South Australia
Silos and harvest mural at Owen in the west of the hundred
Established22 May 1856
Area280 square kilometres (109 sq mi)
RegionMid North
Lands administrative divisions around Dalkey:
Stow Hall Upper Wakefield
Balaklava Dalkey Alma
Dublin Grace Alma

The Hundred of Dalkey is a cadastral unit of hundred located on the northern Adelaide Plains in South Australia, immediately south of the Wakefield River.[1] It is one of the eight hundreds of the County of Gawler.[2] It was named in 1856 by Governor Richard Graves MacDonnell for his hometown Dalkey, a seaside resort in Ireland.[3]

The eastern outskirts of the township of Balaklava spills over the western boundary of the hundred (from the Hundred of Balaklava). Apart from the towns of Dalkey and east Balaklava, other localities within the hundred include: Owen, Stockyard Creek, Pinery and Hoskin Corner.

Local government

The District Council of Dalkey was proclaimed incorporating the entirety of the hundred in March 1875 and existed until it merged with Alma Plains council in 1932 to form the District Council of Owen.[4][5]

Following the 1983 merger of Owen council with the councils of Balaklava and Port Wakefield, the hundred of Dalkey was represented by the Owen and Balaklava wards in the new Wakefield Plains council.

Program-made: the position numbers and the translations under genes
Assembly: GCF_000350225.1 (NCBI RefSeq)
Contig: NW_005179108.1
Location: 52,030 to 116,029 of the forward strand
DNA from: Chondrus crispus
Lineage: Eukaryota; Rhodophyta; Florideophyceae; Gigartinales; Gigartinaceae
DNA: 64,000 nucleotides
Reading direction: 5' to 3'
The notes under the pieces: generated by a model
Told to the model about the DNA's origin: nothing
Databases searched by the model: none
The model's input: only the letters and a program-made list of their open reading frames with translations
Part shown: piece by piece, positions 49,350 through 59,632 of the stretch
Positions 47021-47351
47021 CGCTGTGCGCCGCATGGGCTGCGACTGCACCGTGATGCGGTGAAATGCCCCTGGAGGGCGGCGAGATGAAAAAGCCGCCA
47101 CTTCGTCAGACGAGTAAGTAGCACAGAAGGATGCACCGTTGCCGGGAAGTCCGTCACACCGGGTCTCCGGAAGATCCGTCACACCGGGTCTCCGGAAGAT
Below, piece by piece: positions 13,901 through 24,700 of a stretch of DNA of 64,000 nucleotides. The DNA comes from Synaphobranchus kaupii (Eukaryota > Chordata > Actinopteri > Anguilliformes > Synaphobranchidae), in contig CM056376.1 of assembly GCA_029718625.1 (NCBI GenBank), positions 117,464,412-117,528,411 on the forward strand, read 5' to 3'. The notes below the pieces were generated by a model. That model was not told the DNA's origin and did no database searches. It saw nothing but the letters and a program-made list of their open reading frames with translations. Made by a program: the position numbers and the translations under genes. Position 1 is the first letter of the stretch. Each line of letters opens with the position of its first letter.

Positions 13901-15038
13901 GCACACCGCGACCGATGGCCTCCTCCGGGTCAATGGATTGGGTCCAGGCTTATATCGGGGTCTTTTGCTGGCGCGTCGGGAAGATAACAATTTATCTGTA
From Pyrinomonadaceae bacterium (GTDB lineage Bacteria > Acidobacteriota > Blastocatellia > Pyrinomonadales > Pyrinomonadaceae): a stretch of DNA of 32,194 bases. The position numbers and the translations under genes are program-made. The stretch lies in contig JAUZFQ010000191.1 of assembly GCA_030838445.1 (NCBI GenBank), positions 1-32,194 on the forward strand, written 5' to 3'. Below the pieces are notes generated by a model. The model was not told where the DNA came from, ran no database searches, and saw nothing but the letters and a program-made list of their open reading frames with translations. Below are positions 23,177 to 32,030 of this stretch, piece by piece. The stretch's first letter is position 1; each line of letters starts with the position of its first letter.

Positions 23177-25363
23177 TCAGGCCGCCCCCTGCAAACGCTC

Following the 1997 merger of Wakefield Plains council with Blyth Snowtown, the hundred of Dalkey was split between the Central and South wards of the new Wakefield Regional Council. Owen and Pinery became part of the South ward, and Dalkey, Erith and Hoskin Corner became part of the Central ward along with Balaklava.


  1. ^ "Search for 'Hundred of Dalkey'". Government of South Australia. SA0017727. Archived from the original on 7 December 2015. Retrieved 31 May 2017.
  2. ^ South Australia hundred maps 1:63 360. Surveyor General's Office. 1867.
  3. ^ "Search for 'Dalkey, LOCB'". Property Location Browser. Government of South Australia. SA0017721. Archived from the original on 7 December 2015. Retrieved 18 October 2016.
  4. ^ "Dalkey". Flinders Ranges Research. Retrieved 18 October 2016.
  5. ^ Marsden, Susan (2012). "A History of South Australian Councils to 1936" (PDF). Local Government Association of South Australia. p. 11. Retrieved 30 October 2015.